Here's an editor's blog that says the exact same thing I did. I found several other websites that backed me up on this as well, but that site is the most authoritative one I could find (she uses the CMoS as one of the references).
     
  11. Kat Hawthorne
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    Kat Hawthorne Member

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    Hi Thirdwind.

    Interestingly, I am an editor, too. I happen to have the Chicago and a few other style guides sitting here on my desk. I know the example you are referring to, but that's not really what I was talking about when I said "definitely not in the way you've shown." Let me explain.

    In the example you gave, you used en dashes to interrupt the dialogue. En dashes are never used to interrupt speech. In the example A. M. P. gave, he used hyphens. I tried to explain the uses of all three in the response I gave above, but it's possible I wasn't clear enough. If A. M. P. wants to use em dashes to interrupt his dialogue, that is perfectly fine. He should not use ens or hyphens though. Neither of those are correct.

    Sorry if there was any confusion. I wasn't trying to be accusatory.
     
  12. thirdwind
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    thirdwind Contributing Member Contest Administrator Reviewer Contributor

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    "--" is sometimes used to show an em dash. It's more convenient that way when posting on a forum. Word automatically converts that to an em dash, so I'm just used to doing it that way.

    But it looks like we're in agreement then. Use em dashes for situations like this. I looked through a few more sources online, and they all use em dashes. So I'm convinced that that's the right way to go. Many of the sources even used the CMoS 15th as a reference.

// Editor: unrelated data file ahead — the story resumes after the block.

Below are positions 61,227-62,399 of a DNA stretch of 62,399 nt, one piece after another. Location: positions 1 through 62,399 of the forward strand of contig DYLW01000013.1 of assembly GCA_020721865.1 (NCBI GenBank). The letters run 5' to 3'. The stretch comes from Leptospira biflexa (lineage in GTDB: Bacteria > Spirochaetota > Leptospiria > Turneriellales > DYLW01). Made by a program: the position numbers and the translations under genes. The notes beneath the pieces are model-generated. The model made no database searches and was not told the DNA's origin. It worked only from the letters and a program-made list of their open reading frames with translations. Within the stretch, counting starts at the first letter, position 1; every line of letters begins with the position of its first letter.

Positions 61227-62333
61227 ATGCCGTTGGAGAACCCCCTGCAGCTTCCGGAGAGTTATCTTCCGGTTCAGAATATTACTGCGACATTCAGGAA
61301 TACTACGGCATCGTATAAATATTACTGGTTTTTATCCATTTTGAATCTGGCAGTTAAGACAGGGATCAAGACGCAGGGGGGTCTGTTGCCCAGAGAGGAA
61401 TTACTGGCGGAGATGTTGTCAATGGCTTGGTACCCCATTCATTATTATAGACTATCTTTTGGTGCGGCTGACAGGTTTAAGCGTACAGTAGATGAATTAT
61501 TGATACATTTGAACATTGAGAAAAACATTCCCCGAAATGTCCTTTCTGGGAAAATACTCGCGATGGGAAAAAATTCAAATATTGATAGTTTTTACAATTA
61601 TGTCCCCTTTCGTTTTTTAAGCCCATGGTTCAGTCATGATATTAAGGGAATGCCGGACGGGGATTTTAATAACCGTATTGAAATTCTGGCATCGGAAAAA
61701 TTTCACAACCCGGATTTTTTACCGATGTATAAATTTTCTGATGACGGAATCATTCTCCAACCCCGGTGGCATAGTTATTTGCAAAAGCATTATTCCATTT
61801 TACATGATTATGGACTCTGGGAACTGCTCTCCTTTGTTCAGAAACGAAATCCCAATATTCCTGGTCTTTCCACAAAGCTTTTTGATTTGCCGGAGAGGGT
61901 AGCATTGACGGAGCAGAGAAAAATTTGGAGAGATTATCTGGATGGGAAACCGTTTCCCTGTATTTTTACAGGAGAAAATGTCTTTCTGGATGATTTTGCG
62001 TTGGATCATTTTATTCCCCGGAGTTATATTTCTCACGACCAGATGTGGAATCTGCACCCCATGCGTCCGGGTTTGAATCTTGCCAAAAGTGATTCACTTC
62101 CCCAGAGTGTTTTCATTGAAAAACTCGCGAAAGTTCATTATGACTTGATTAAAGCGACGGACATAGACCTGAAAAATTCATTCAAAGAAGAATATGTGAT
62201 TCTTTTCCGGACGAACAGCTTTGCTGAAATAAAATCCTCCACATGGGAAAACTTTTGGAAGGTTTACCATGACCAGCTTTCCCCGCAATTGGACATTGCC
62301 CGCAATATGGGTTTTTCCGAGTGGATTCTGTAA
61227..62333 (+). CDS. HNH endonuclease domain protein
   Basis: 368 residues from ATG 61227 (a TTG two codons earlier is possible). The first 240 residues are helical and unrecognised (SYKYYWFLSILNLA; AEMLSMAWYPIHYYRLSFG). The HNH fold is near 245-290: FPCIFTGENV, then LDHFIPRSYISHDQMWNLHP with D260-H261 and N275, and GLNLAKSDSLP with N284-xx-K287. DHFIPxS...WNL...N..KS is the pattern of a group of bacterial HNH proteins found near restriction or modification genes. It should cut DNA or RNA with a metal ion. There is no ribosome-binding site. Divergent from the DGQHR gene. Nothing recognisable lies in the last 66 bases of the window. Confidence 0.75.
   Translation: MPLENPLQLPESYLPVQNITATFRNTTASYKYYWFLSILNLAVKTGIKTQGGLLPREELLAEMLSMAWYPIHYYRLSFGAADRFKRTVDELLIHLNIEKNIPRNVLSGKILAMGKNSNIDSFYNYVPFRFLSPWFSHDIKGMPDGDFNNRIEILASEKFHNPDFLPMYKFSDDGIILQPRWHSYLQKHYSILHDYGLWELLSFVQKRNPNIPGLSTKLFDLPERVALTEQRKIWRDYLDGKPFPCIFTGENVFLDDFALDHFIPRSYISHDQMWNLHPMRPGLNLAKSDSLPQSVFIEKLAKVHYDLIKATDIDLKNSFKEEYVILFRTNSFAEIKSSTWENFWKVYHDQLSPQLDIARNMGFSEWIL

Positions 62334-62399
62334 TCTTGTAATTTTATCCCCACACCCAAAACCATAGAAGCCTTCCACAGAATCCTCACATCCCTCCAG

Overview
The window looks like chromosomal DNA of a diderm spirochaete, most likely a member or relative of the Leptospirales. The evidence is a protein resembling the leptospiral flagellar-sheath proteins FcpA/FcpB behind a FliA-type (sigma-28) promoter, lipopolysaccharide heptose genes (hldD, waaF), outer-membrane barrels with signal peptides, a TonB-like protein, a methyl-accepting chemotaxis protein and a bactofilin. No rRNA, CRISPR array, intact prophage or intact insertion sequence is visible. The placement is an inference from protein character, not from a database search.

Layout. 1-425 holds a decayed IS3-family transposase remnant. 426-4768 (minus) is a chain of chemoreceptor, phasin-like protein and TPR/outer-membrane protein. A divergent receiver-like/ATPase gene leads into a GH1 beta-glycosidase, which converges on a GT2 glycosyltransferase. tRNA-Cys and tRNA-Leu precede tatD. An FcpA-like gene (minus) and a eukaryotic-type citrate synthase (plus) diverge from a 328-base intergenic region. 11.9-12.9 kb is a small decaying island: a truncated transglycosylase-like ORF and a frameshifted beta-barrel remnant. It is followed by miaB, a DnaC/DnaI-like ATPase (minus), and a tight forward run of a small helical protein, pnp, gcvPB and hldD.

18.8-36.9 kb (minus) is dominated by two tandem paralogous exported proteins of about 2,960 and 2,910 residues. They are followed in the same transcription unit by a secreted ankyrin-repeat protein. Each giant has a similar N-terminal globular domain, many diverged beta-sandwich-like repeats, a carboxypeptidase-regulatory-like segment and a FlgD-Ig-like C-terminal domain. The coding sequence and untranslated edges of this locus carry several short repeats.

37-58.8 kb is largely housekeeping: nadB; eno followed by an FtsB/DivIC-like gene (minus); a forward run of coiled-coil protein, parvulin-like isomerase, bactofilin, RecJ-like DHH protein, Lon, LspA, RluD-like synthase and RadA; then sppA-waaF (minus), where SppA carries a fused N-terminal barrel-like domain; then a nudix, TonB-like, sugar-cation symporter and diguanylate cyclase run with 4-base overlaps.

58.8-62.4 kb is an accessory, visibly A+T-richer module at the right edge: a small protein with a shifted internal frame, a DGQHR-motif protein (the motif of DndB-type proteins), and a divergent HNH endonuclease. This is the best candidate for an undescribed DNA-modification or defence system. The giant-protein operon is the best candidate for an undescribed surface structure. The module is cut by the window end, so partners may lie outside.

13. Kat Hawthorne
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    Kat Hawthorne Member

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    Excellent. I like when folks are in agreement. Ems are properly typed with three dashes together when there is no software to convert them, only because otherwise, how would anyone know when an en is intended? But that's beside the point. I fully accept that we were both getting at the same thing, just in different ways.

    Beware, however: The Chicago Manual of Style is currently in its 16th Edition (the 15th will be slightly dated).
     
  14. thirdwind
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    thirdwind Contributing Member Contest Administrator Reviewer Contributor

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    Do you have a source for this? I've always seen em dashes written with two hyphens; from what I found, the only time three are used is when you have repeated authors in a bibliography. For en dashes, you have to either use the appropriate alt code or go to insert -> symbols in Word.